Results 1 to 12 of 12
  1. #1
    mtbr member
    Reputation: hallin222's Avatar
    Join Date
    Oct 2005
    Posts
    649

    New question here. 18" Kona Lisa DS too small for my 5' 10-3/4" wife?

    ***EDIT*** I've read the FAQ's, but the links about bike fit for small women don't apply here. Any help you folks can provid is greatly appreciated. ***END EDIT***

    My wife is currently riding a 19" 2005 IronHorse Warrior Pro. This thing is a 5", dual suspension, all mountain, 35+ lb rig that she likes quite a bit. Probelm is, its WAY overkill for the type of riding she (and I) do. We ride moslty moderately technical XC stuff and a sub 30 pound 4" FS bike would be more appropriate. She's also talking about participating in the spring TMBRA race series (Womens' 30-39 Bieginner XC class) and could definatley benefit form a lighter, more nimble bike.

    I know she likes this:

    http://www.konaworld.com/shopping_ca...4&parentid=253

    This is bascially the female version of the Kikapu Deluxe:

    http://www.konaworld.com/shopping_ca...5&parentid=253

    Because of me (and soon her) being on the LBS's race team, we can get Kona's pretty cheap. I've checked out the dimesions and although the frame is an inch smaller than her current bike, the Kona is more XC oriented, and therefore has a longer top tube. It's only .15" or something different than her current bike. This could be fixed with a stem swap.

    Also, at her size, she doesn't need the lighter sprung forks of the women's 'Lisa DS' model comes with (we'd be looking at a fork swap soon anyway). Is it smarter for her to just look into the 19" version of the Kikapu Deluxe instead. Note, test rides on specific models/sizes aren't always possible, as the LBS is very small and doesn't keep a huge selection in stock.

    What do you ladies think? If my wife is going to commit to at least one season of racing, I think she deserves a new bike to do it on. We can continue to modify/upgrade parts as the need/want arises like I do on my bike. It's kind of a reward for getting ourselves back into shape and staying that way.

    Ian
    Last edited by hallin222; 10-09-2006 at 02:55 PM.

  2. #2
    involuntary dismounter
    Reputation: dHarriet's Avatar
    Join Date
    Sep 2005
    Posts
    2,491
    if she's riding a 19 frame then she must be pretty tall.

    as such, i would stick to the unisex bikes. typically, they have better components and they come in cooler colors (at least i like the colors more).

    also, keep in mind that if you're getting it through an LBS, you can swap out parts pretty cheap or at no cost if there is something that you don't like...for example, stems (if the lenght is not quite right for her), saddles, pedals, etc.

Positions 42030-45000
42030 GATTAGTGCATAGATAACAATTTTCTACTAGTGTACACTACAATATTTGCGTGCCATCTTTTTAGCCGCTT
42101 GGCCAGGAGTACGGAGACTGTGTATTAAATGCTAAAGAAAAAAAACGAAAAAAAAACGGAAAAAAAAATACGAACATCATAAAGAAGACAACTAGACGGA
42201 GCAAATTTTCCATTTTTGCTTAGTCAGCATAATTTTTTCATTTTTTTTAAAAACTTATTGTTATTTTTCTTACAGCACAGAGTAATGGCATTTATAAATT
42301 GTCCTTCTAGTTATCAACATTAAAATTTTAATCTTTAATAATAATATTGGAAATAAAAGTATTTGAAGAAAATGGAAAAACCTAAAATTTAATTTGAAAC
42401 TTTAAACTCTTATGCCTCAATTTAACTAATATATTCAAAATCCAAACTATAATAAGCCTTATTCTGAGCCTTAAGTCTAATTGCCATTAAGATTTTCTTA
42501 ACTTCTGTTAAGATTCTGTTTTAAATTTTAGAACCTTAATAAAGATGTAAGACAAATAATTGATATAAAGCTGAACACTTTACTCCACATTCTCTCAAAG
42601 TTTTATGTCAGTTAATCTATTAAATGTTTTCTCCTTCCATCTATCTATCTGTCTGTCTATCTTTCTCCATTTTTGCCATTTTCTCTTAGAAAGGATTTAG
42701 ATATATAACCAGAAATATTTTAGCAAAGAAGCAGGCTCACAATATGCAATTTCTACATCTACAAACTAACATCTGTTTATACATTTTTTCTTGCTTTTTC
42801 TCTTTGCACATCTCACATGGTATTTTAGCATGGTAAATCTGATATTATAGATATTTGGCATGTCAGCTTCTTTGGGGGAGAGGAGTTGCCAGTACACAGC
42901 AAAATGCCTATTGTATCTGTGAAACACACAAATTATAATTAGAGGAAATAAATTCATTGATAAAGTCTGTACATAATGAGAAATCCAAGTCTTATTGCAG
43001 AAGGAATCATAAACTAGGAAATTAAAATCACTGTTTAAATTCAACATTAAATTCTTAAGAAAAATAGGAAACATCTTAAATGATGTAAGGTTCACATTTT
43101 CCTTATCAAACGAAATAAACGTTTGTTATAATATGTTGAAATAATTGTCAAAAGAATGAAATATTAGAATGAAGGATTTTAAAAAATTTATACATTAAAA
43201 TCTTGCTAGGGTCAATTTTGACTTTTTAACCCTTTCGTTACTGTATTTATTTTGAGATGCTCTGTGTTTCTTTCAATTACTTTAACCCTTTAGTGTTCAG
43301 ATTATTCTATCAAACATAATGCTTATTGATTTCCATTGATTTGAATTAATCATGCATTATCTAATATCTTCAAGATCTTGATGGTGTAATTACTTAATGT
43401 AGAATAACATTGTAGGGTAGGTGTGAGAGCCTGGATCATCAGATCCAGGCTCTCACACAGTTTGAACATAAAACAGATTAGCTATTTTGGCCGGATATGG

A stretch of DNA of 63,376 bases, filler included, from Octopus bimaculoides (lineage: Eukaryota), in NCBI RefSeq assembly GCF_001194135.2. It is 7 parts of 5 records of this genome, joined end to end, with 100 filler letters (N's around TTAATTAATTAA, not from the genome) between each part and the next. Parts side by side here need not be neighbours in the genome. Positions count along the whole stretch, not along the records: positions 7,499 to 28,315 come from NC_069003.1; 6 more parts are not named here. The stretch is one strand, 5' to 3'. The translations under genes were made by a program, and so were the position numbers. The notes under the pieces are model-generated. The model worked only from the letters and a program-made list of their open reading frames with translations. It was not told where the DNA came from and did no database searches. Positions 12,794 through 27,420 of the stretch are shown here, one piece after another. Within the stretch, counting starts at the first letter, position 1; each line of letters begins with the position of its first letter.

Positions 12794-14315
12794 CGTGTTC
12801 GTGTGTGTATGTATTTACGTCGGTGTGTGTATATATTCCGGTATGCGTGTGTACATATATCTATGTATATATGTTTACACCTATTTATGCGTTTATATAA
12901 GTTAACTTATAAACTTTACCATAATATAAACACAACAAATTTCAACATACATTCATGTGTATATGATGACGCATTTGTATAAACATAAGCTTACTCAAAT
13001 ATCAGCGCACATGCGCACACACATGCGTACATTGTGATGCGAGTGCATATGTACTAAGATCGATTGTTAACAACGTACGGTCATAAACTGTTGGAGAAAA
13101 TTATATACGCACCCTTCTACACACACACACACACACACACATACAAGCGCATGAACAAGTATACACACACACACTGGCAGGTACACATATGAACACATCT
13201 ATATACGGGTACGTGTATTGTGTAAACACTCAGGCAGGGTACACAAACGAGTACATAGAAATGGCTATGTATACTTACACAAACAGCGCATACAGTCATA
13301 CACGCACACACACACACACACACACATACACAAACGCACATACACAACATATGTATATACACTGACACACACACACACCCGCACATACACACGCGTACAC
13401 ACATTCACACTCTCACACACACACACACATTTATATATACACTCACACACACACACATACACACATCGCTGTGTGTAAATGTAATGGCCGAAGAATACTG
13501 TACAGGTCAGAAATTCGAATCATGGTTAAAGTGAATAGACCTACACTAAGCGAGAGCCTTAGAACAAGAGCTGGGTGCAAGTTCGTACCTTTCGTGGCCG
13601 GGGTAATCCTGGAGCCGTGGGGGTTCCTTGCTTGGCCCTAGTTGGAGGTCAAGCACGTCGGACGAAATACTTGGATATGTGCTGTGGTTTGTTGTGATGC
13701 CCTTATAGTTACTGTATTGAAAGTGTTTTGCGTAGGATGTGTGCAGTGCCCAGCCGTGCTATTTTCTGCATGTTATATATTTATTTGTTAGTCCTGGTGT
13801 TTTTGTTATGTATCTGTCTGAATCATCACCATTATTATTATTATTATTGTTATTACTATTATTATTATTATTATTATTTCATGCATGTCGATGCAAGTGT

good luck shopping!

    and yes, i agree...she does need to start the season with a better bike!
    Solo Trail Explorer and Granny Gear Ninja!


    friends will help you move, good friends will help you move a body...

  3. #3
    mtbr member
    Reputation: hallin222's Avatar
    Join Date
    Oct 2005
    Posts
    649
    On the 2006 models, the female Kona's use the EXACT same frame as the unisex models. It was mostly marketing, with a shorter stem, womens saddle, and pretty colors. An 18" Lisa DS might be an option, but the 19" might fit a little better.

    In 2007, the female bikes get their own frame, with a shorter TT, which she doesn't need anyway.

    Anyone else have an opinion on this? We're getting close to pulling the trigger on a new bike purchase and want to make the right decision.

    Thanks,

    Ian & Amy Hall
    Austin, TX

  4. #4
    spinner
    Reputation: spinnergirl's Avatar
    Join Date
    Sep 2006
    Posts
    63
    I have to agree that a build out is probably a better bet... WS geometry aside (does she really need it??) components tend to be just-not-as-good on WS bikes unless you build it yourself... but the prices are just as high if not higher! IMHO better off sticking with something you can engineer yourself a bit. Good luck racing!

  5. #5
    Sometimes, there's a man.
    Reputation: kid4lyf's Avatar
    Join Date
    Aug 2006
    Posts
    85
    Personally, I'd opt for the smaller frame size for XC, especially if she has racing aspirations.
    I'm 6' and always raced 17"-18" frames.
    At 5'10" - 5'11", I would even consider a 16" frame, especially for technical XC riding.
    There's no such thing as too much standover and a smaller frame will handle "faster".
    Every other fit dimension can be achieved with seatpost and stem (using a longer stem will also bring her weight slightly forward; a plus for XC racing.
    Last edited by kid4lyf; 11-01-2006 at 06:57 AM.
    Providing levels of Internet suckage previously deemed unobtainable.

  6. #6
    mtbr member
    Reputation: hallin222's Avatar
    Join Date
    Oct 2005
    Posts
    649
    Thanks for the replies folks, but you're too late. She picked up a 2006 Kona Kikapu Deluxe (19") a few weeks ago and it fits great. There's no way in hell she was going to fit on a 17" or smaller frame. I can't believe that was even suggested. An 18" may have worked OK, but after seeing her ride this one, and hearing her rave, I'm glad she got what she did.

  7. #7
    Sometimes, there's a man.
    Reputation: kid4lyf's Avatar
    Join Date
    Aug 2006
    Posts
    85
    Quote Originally Posted by hallin222
    Thanks for the replies folks, but you're too late. She picked up a 2006 Kona Kikapu Deluxe (19") a few weeks ago and it fits great. There's no way in hell she was going to fit on a 17" or smaller frame. I can't believe that was even suggested. An 18" may have worked OK, but after seeing her ride this one, and hearing her rave, I'm glad she got what she did.
    Glad it worked out.